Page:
The stage is set. The actors are in motion and the audience is resigned to the fact that their verdict will not matter when the play finally ends. The play will follow its own plot no matter what, but since you have already spent your currency, the only option available to you at this juncture is to sit back and watch the show in utter horror or sheer joy. Such is the state of affairs in Bangladesh today, where the real stakeholders are completely disenfranchised and effectively excluded from the political process. They are just mere spectators to a staged drama blemished with cheap political manoeuvring and counter manoeuvring. However, they are compelled to look on because it is their future that is at stake and they have everything to lose. I am of course talking about the general populace and how in a democratic country they are brushed aside by the very political elites whom they actually empower.
The crisis began with the amendment of the constitution. By unilaterally proceeding with the Fifteenth Amendment the government and its machinery has shown utter disregard towards public opinion. The answer to all our problems lies here. A constitution that is devised to guide the state and protect the citizens of a country was amended without availing the option of a referendum or any other method to ensure public consensus and sentiment. It seems that our political junta in a best case scenario only looks to the public when there is a need to secure their votes. As for the processes and decision making mechanisms on matters that are of grave national importance, they tend to conveniently overlook public opinion because they believe it might act as a hindrance to their agenda. The Awami League government could have ‘legitimised’ their move to amend the constitution if they found a mode to involve the public in the matter. The benefit would have been two-fold for them in this particular case. Firstly, they would have gained political mileage in terms of securing public confidence and support, which is invaluable for an incumbent in Bangladesh. Secondly, they would have left the opposition with no cause at least regarding the abolishment of the caretaker government. However, sensing that the public opinion on such a critical issue might be diametrically opposite to what they want, the government decided to amend the constitution single-handedly thus sacrificing the basic spirit of democracy.
The Awami League also had the opportunity to redeem itself at the next stage of their business when they decided to concoct the scheme of an all-party government to oversee the election period. Predictably, there was no attempt on their part to shape public opinion or even encourage public feedback on the subject yet again. They went about the matter in their own purposeful and authoritarian way, which eventually has created questions regarding the tenure, jurisdiction and capacity of this particular interim government. At best the nature of this government still remains ambiguous and without the participation of the BNP it remains less than an all-party government. While the executive power still remains with Sheikh Hasina as she stays on as the head of the government, the expectation of a level playing field during the election period and the election itself can be effectively ruled out. In other words, the ultimate act of denying the electorates to make their vote count is still looming in the horizon and such an act can prove detrimental for the Awami League. While public opinion has been harshly overlooked and in certain cases perennially suppressed at various stages by the government, the citizens of this country however takes their right to vote very seriously and there can be no scope for compromise at this particular and final stage.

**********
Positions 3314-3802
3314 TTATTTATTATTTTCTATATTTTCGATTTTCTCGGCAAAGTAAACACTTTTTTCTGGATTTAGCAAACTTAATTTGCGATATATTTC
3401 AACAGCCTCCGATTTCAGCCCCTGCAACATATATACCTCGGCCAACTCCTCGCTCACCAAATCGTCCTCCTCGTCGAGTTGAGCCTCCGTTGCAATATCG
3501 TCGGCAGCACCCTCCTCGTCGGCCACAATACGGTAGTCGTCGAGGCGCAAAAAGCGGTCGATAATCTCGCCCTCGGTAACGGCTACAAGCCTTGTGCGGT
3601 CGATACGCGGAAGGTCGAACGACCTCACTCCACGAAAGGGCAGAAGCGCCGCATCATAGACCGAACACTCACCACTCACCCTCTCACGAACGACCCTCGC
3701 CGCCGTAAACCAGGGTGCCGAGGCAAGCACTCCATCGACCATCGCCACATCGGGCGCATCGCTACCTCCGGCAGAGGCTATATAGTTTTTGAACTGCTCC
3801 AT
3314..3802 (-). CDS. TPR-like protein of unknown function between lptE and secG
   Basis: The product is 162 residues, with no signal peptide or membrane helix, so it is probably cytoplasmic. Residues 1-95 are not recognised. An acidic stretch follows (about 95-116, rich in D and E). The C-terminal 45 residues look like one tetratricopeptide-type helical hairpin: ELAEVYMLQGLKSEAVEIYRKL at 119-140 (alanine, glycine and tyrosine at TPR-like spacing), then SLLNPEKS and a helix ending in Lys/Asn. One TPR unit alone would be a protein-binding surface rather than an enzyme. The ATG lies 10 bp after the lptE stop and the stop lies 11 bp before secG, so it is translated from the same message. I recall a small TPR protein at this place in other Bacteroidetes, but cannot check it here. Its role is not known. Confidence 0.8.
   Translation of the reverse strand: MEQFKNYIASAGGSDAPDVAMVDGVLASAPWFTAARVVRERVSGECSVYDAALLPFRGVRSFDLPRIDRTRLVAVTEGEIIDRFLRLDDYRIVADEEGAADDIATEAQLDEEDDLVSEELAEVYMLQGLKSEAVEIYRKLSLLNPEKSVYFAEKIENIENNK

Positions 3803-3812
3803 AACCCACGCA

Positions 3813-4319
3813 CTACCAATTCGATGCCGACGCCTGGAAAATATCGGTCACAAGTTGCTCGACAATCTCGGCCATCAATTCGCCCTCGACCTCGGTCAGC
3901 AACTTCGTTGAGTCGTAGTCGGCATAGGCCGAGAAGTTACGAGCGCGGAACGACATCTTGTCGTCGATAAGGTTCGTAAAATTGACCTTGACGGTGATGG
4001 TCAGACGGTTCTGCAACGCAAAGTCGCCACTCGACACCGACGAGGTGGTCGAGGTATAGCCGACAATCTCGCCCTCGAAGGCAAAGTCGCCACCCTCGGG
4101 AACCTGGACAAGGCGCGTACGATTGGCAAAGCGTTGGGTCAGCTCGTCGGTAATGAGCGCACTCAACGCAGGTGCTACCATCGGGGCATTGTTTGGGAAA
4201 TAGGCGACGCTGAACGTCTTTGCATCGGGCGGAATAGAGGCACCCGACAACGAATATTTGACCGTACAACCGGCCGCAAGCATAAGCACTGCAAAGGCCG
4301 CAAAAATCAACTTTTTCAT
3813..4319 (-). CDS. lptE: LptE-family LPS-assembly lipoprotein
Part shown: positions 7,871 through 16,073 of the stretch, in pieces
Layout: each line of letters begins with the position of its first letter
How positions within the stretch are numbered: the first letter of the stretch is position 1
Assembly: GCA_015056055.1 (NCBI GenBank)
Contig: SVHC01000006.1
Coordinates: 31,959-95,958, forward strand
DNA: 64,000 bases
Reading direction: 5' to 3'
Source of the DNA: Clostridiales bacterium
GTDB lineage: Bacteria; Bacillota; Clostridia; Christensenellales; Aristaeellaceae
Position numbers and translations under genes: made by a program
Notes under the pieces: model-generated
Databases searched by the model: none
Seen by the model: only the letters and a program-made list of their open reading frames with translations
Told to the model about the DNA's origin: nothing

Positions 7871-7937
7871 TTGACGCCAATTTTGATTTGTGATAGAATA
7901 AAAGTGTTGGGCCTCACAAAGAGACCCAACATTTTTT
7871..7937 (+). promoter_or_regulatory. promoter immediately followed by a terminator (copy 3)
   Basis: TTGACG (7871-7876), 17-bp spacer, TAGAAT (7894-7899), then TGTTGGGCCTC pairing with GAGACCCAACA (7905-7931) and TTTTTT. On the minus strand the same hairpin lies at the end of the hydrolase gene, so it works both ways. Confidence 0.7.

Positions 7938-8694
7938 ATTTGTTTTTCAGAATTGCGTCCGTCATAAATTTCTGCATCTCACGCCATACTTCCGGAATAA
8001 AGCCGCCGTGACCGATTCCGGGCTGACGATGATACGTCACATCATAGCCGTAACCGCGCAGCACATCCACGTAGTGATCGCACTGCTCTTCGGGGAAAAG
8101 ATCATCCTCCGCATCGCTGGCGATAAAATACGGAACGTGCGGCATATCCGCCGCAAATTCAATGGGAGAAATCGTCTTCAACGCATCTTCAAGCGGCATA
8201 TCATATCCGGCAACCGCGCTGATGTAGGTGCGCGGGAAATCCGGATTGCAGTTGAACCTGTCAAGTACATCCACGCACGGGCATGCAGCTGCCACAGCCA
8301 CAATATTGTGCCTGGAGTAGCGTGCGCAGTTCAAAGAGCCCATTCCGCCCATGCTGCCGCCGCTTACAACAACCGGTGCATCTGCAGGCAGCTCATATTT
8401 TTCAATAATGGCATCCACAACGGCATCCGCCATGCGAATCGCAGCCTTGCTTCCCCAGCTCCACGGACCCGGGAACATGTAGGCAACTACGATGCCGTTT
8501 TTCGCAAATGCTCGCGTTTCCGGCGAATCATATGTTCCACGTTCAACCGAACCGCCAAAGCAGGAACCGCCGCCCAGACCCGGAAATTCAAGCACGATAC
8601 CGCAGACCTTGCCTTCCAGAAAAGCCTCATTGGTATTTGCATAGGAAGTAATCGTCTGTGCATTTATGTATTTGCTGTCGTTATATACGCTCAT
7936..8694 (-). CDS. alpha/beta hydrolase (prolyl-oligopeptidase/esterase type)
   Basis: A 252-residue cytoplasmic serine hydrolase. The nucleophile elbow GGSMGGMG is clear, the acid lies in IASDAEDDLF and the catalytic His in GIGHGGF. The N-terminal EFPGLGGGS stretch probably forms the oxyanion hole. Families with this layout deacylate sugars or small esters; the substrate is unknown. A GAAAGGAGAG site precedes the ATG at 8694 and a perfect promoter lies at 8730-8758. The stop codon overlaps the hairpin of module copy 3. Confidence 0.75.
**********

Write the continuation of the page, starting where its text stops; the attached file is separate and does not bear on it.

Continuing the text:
The root of the crisis we are witnessing today cannot be found in two party’s unwillingness to indulge in a dialogue and negotiate. The root lies in the continuous alienation of the general population and their lack of opportunity to participate in the ongoing political process. The government by bypassing public voice at each and every stage of their decision making process regarding the nature of the government that will hold the national election has only lent legitimacy to the voice of their opposition and compounded their own problems. Apart from being the ultimate stakeholders of this country the electorates are also the biggest insurance for any democratic party. If a government agenda stands in opposition to public demand and the government still proceeds to engage the public and hear them out, it still adds a lot of credibility to their intention. Absolutely excluding the voice of the people from the process in fear of rejection is never the answer.
We are witnessing a variety of debates regarding state of the nation and the solution of the current political deadlock. The debates range from hartal violence, need for dialogue to the role of the Election Commission. However, the answer lies within the people. The prevailing cacophony in the political climate characterised by violence and mistrust is simply an outcome of denying the people the right to participate in this whole process. If this not ensured anytime soon, the gloom will not pass.
Israfil Khosru is a businessman and runs a youth led think tank called The Bangladeshi.